New York, Florida tell hospitals to speed Covid-19 vaccinations or lose supply

A staff member at Hamilton Park Nursing and Rehabilitation, a nursing home facility, receives the Pfizer-BioNTech coronavirus disease vaccine from Walgreens Pharmacist Craig Brandt in Brooklyn January 4, 2021. ― Reuters pic
A staff member at Hamilton Park Nursing and Rehabilitation, a nursing home facility, receives the Pfizer-BioNTech coronavirus disease vaccine from Walgreens Pharmacist Craig Brandt in Brooklyn January 4, 2021. ― Reuters pic

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NEW YORK, Jan 5 ― The governors of New York and Florida sought to accelerate the slower-than-expected rollout of coronavirus vaccines by warning hospitals yesterday that they would reduce future allocations to those that fail to dispense shots quickly enough.

In New York, hospitals must administer vaccines within a week of receiving them or face a fine and loss of future supplies, governor Andrew Cuomo said, hours before announcing the state's first known instance of a new, more infectious coronavirus variant that was first detected in Britain.

“I don't want the vaccine in a fridge or a freezer, I want it in somebody's arm,” the governor said. “If you're not performing this function, it does raise questions about the operating efficiency of the hospital.”

Among the slowest performers was the New York City Health + Hospitals system, the city's main public hospital network, which had dispensed only 31 per cent of its allocated doses according to Cuomo, compared to 99 per cent for a few private hospitals in the state. The average statewide was 46 per cent.

A spokeswoman for New York City Mayor Bill de Blasio criticised the governor's policy.

“Threatening to 'revoke' the 'privilege' of vaccination from H+H is punitive & unnecessary,” Avery Cohen, the spokeswoman, wrote on Twitter.

Dr Amesh Adalja, a senior scholar at the Johns Hopkins Center for Health Security, said New York and Florida were being “overly bureaucratic” in penalising hospitals that, besides carrying out vaccinations, were busy treating growing numbers of Covid-19 patients.

“Instead of fining hospitals, why not give them more resources to do this, more money, more staffing,” he said in a telephone interview, “rather than penalising them and not realising that they, not people in Albany or Tallahassee, they're the ones that are actually taking care of patients?”

Cuomo's later announcement that the new, more contagious variant known as B.1.1.7 had been found in New York gave new urgency to the state's efforts to accelerate vaccinations.

The variant, which has also been recorded in Florida, Colorado and California, was detected in a man in his 60s living in a town north of Albany who had not recently traveled, suggesting community spread is taking place.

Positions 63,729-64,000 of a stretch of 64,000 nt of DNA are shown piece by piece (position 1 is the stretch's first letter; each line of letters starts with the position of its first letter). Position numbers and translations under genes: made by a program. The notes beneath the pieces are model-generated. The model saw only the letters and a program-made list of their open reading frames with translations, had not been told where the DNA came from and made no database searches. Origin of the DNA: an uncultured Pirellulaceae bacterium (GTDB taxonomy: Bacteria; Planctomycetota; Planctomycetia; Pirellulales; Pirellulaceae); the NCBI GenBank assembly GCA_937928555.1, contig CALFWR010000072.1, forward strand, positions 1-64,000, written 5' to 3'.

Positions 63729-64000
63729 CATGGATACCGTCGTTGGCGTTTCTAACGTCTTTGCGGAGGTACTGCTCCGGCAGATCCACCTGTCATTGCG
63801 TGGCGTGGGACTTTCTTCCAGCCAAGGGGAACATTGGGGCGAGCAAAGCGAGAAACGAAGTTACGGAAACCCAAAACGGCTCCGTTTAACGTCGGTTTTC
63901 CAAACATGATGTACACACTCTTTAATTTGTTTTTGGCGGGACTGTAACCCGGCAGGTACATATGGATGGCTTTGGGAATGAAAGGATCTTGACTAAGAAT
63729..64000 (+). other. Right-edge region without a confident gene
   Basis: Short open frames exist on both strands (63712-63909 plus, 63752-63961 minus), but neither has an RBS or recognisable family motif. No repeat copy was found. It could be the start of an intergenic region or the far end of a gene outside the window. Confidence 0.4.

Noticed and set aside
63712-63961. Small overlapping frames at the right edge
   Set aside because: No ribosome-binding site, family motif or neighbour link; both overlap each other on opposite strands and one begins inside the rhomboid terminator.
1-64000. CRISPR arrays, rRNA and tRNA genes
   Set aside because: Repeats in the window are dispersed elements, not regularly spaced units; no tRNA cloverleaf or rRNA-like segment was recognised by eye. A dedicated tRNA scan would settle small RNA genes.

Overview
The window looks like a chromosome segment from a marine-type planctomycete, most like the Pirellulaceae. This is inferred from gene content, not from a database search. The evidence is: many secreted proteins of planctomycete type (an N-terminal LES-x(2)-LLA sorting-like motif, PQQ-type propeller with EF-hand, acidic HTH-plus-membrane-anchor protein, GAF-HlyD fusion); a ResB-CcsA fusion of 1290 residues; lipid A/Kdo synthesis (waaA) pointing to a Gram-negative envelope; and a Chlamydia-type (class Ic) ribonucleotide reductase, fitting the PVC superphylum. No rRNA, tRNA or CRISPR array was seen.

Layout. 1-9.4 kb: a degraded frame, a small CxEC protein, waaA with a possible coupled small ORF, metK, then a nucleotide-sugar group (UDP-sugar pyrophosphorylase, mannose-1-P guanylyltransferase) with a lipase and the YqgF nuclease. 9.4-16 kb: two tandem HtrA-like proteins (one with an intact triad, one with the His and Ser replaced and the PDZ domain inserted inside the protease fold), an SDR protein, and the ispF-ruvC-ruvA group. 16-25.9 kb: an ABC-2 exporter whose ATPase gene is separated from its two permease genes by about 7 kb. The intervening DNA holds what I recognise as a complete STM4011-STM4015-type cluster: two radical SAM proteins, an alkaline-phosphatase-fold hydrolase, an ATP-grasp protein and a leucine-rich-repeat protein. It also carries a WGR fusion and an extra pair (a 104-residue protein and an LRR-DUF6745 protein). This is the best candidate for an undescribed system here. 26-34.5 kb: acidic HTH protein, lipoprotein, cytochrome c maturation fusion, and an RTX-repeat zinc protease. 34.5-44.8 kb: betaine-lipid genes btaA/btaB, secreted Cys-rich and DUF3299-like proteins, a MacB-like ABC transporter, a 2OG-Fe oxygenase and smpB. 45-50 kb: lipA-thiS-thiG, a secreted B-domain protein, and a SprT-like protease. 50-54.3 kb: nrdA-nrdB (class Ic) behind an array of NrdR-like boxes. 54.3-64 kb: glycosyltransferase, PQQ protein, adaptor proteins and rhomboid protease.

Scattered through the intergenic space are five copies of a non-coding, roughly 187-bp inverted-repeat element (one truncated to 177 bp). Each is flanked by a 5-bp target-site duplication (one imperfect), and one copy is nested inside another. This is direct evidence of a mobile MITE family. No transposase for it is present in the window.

‘Got to do better’

The US federal government has distributed more than 15 million vaccine doses to states and territories around the country, but only around 4.5 million have been administered so far, according to data from the US Centers for Disease Control and Prevention (CDC) released yesterday.

The US government has fallen far short of its target of vaccinating 20 million people by the end of 2020. Officials said they expect the rollout will pick up significantly this month.

Surgeon General Jerome Adams told CBS News that there are 15 million to 20 million doses of vaccine available.

“We should be hopeful about that while acknowledging we have got to do better and we are going to keep doing better,” Adams said. “And I promise you, you will see in these next two weeks numbers increase substantially.”

The United States had reported a total of 20.5 million Covid-19 cases and 351,480 deaths as of midnight on Sunday. On a seven-day rolling average, it is reporting 2,636 coronavirus deaths per day.

In Florida, where officials have put senior citizens ahead of many essential workers for getting the vaccine, Governor Ron DeSantis announced a policy under which the state would allocate doses to hospitals that dispense them most quickly.

“Hospitals that do not do a good job of getting the vaccine out will have their allocations transferred to hospitals that are doing a good job at getting the vaccine out,” DeSantis said at a briefing.

“We do not want vaccine to just be idle at some hospital system,” he added, though he did not say they would face fines.

Florida will also deploy an additional 1,000 nurses to administer vaccines and will keep state-run vaccination sites open seven days a week, he said.

‘Body armour’

New York has dispensed about 175,000 doses of the 896,000 it has received since mid-December, according to CDC data. Florida has dispensed 265,000 of the 1.14 million doses it received.

In New York City, the mayor said obstacles were slowing his goal to have 1 million residents receive a first of two vaccine doses by the end of January. A little over 110,000 residents have received their first dose so far, according to city data.

De Blasio urged the state to broaden early eligible groups beyond healthcare workers and nursing home residents.

Yesterday also marked the first day when some Americans were due to receive their second vaccine shot, three weeks after getting the first dose. Among them was Maritza Beniquez, a healthcare worker in Newark, New Jersey.

“I now have body armour,” she said after receiving the dose in a video shared on Facebook by state officials. ― Reuters

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